“We do [these] things not because they are easy, but because they are hard” ~John F. Kennedy, Rice University, Sept. 12, 1962

By Catherine Austin Fitts

I am attracted to the essential—the critical building blocks of our economies and lives that are necessary to all of us. These are the things that we share and that unify us. We all want roads and bridges. Whether directly or indirectly, we all pay taxes. We all breathe the oxygen in the air. We all need food and water to survive. Ultimately, we are better off if we care for the living systems that give us life and if we share responsibility for leaving them in as good—if not better—shape than when we found them.

Taking on the major controversies involving the essential can be hard. It can involve a lot of legal and financial information that is complex. It can involve a lot of people and resources and can seem overwhelming if you have not been trained to integrate information across different places and industries to see the world whole. However, there are no solutions without getting down to, as the song says, the “real nitty gritty.”

The difference between our reality and official reality grows ever wider. That can happen as long as a significant portion of the funds we invest in government—whether as taxpayers, payers of fees and penalties, or investors—can be managed secretly and even stolen. The gap likewise grows wider when secrecy and organized crime govern the taxpayer-supported credit that backs fiat currency and the military that makes credit mechanisms go.

A nation that cannot enforce its laws will not remain a nation. That applies to a nation’s financial laws. In 2018, the Solari team made a significant investment in communicating the deterioration of the federal credit, how that relates to our financial laws, and what that means to our financial situation and credit.

We started off the year publishing our 2017 Annual Wrap Up, including The State of Our Pension Funds, which provided a deep look at the “real deal” on U.S. pension funds and the baby boomers’ retirement. Shortly after launching the final web presentation, the Solari Report website went down beyond repair. It took a month to get a new site launched for recent content. We continue to dedicate a significant portion of our team’s time to returning the historical content to a professional form.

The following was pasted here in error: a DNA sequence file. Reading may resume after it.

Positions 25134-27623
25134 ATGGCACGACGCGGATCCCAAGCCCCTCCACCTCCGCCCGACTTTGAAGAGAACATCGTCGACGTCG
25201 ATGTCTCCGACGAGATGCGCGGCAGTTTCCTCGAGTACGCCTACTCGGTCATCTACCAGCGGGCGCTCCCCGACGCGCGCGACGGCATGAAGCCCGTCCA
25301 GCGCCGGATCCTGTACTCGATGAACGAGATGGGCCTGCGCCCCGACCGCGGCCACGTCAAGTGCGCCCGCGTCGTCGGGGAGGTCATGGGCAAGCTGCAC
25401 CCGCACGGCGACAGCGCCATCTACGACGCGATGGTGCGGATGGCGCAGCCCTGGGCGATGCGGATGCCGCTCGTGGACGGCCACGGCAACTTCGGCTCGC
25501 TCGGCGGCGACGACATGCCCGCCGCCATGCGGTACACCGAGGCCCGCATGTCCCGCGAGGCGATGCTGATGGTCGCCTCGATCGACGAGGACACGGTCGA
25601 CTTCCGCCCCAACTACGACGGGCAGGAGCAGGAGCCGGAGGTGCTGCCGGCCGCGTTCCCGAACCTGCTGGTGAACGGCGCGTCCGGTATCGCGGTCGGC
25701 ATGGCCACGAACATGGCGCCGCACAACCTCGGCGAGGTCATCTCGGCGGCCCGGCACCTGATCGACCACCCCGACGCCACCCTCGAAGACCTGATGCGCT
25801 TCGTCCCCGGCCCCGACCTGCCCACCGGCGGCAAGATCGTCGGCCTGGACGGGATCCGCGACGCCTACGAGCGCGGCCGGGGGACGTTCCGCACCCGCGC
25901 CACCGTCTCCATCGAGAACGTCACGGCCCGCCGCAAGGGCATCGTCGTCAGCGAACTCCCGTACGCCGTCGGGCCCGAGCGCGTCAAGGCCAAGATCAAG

As a result of the website going down, we made The State of Our Pension Funds public. There were advantages to doing so. I started to see comments across the independent media: “Don’t believe that story on pension funds. See the Solari Report piece by Fitts on the pension funds—it explains exactly what is going on.” Give financially savvy entrepreneurs the hard data and the facts—and the debate shifts in a positive direction.

The reverberations from our 2017 publication of Dr. Skidmore’s report on the $21 trillion missing from the Departments of Defense and Housing and Urban Development (DOD and HUD) continued throughout the year. As I worked with commentators and reporters, however, it was clear they needed a grounding in the legal infrastructure of U.S. federal finances—both fiscal and monetary policies and operations. Consequently, we funded a series of seven briefing papers by attorneys Michele Ferri and Jonathan Lurie to outline federal financial laws, including the new accounting policy that took the government accounts dark in October 2018—FASAB 56. These briefing papers made it possible for serious reporters to dive into the latest developments in the federal finances within their practical time limits. Ferri and Lurie did an excellent job with this critical component of serious due diligence on the U.S. federal credit.

As we worked through the seven legal pieces, we also published our Quarterly Wrap Ups, which offered major looks at some of the most important related trends in the global economy. These were my choices for sectors whose growth reflects reinvestment of the missing money:

  • 1st Quarter Wrap Up: Who’s Who and What’s Up in the Space-Based Economy
  • 2nd Quarter Wrap Up: The Rise of the Asian Consumer